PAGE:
The 3,500 technology companies networking their way through the tech industry’s largest annual event this week will feature education groups hoping to disrupt the business education market.
Tech to revolutionize the automobile and healthcare sectors and the “internet of things” promise to dominate this year’s International Consumer Electronics Show – but a cadre of companies focusing on innovation in education will also pitch to investors in Las Vegas.
Every January these disruptors have flocked to the city of sin to show off the digital products which they plan to sell to consumers or in the case of education, to universities and corporates that educate internally. Many of these gadgets, devices and software are poised to revolutionize learning. For business education, the change is already underway.
The world’s leading MBA programs have had to adapt. Many launched online programs that are hosted by tech companies such as Coursera and FutureLearn. Others teach executives from a distance with blended formats, but both cater to those who can no longer afford to take years out of work – a growing market.
CES has evolved from a collection of consumer electronics companies to include execs leading businesses in the automotive and media markets, while with a nod toward education many of these delegates are trying to sell smartphones, tablets and PCs to the world’s top educators.
This year’s program includes special fridge conferences. For education tech the track is TransformingEDU, a reformed conference and exhibition that plans to explore how the fast pace of technology is fundamentally reinventing the way we learn.
“With the escalating costs of education, the mandate for better skilled workers, the need to close the skills gap [and] growing teacher-to-student ratios... educational institutions are primed for disruption,” said Kerry Goldstein, the conference’s producer.
Technologists, industry leaders, entrepreneurs and educators will gather for the one-day conference and four-day exhibition to witness new technologies that promise to improve not just educator outcomes but also collaboration with business and student performance.
The show floor will be packed with demonstrations of the latest web-based solutions and personalized learning tools. Innovation will take the form of digital text books, smart glasses and smart watches, and even brain engagement headbands.
Many top business schools have already adopted some of this technology. There has been a rise in merging medical devices with business practices, for instance at MIT Sloan School of Management in the US and Warwick Business School in the UK.
According to market research group IDC, more than four million PCs and tablets were sold to US high schools and colleges in the third quarter of 2014, while apps are also gaining ground in business education.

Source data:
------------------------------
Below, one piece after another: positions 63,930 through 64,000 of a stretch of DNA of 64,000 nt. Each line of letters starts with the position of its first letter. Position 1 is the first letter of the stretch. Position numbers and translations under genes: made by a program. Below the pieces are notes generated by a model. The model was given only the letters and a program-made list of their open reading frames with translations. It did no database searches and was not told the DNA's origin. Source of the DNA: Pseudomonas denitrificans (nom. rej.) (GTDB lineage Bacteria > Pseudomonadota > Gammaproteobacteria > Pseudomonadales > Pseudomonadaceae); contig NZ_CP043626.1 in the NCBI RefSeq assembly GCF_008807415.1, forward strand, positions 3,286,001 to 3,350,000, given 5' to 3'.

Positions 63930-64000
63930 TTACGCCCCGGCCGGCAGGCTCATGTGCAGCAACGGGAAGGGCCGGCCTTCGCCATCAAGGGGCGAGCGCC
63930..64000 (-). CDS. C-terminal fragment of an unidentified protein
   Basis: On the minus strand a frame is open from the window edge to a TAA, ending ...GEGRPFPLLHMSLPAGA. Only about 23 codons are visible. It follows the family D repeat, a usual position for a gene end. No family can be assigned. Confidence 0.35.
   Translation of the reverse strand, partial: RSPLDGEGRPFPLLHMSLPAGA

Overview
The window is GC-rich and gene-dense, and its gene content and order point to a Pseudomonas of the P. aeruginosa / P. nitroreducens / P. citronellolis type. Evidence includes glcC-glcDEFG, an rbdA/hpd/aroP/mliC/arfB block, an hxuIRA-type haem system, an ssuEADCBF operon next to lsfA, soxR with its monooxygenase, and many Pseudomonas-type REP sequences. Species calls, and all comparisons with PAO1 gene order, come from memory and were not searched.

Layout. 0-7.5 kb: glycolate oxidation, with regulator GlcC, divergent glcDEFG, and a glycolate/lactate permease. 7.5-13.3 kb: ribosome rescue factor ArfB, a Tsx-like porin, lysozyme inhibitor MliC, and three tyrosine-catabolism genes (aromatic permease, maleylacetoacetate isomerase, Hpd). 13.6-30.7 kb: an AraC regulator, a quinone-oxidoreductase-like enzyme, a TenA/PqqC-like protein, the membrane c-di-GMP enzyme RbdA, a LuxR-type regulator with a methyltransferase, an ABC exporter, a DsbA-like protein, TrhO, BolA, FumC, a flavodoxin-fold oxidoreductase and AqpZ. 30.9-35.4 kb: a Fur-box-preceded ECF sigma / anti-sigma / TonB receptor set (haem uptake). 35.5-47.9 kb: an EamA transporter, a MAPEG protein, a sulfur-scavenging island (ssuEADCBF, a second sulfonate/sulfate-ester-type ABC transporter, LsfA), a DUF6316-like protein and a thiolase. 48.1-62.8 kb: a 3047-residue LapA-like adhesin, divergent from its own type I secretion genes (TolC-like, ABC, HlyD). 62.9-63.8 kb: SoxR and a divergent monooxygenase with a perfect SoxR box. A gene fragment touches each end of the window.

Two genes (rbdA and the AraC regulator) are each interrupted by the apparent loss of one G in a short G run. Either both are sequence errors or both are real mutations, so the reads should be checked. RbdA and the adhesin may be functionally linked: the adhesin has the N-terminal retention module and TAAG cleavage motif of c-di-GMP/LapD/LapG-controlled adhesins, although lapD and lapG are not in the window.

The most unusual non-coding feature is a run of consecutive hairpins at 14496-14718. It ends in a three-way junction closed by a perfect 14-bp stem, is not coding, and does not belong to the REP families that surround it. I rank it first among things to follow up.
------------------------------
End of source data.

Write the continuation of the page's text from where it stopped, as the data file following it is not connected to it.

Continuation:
UNSW Business School in Australia plans to roll out digital course material and allocate Apple iPads to new students throughout January, allowing MBAs to create e-portfolios.
Hult International Business School and Ashridge Business School in the UK have all given students iPads that come preloaded with case studies and textbooks. In the US, Georgia’s Robinson College of Business, the Mendoza College of Business and Virginia’s Darden School of Business have taken similar steps towards a digital future.
Robin Raskin, founder of Living in Digital Times, the organization which runs the conference, said that the newest products and services are designed to give students and educators a “cutting edge”.
At CES a host of visionaries and thought leaders will also talk about the latest technology trends, many of which are affecting business learning. Rob Nail, CEO of Silicon Valley’s Singularity University, will explore how several key areas of technology like artificial intelligence, data analytics and neuroscience will impact education in the future.
Anant Agarwal, president of learning tech group edX, will explain how Moocs – massive open online courses – are redefining learning for the next generation of students.
A host of high-ranking business schools already run Moocs to draw students into their MBA programs. This includes Europe’s HEC Paris, IE Business School and Henley Business School, as well as the elites of North America which have pioneered the concept.
Most educators do not feel that Moocs or indeed education tech poses a threat to their postgraduate programs. But this year’s CES will no doubt provide a glimpse into business education’s future – a sector already being shaped by digital disruption.
John Shields, deputy dean at the University of Sydney Business School, said: “We are moving further the down the blended learning road, but are not distance providers per se.”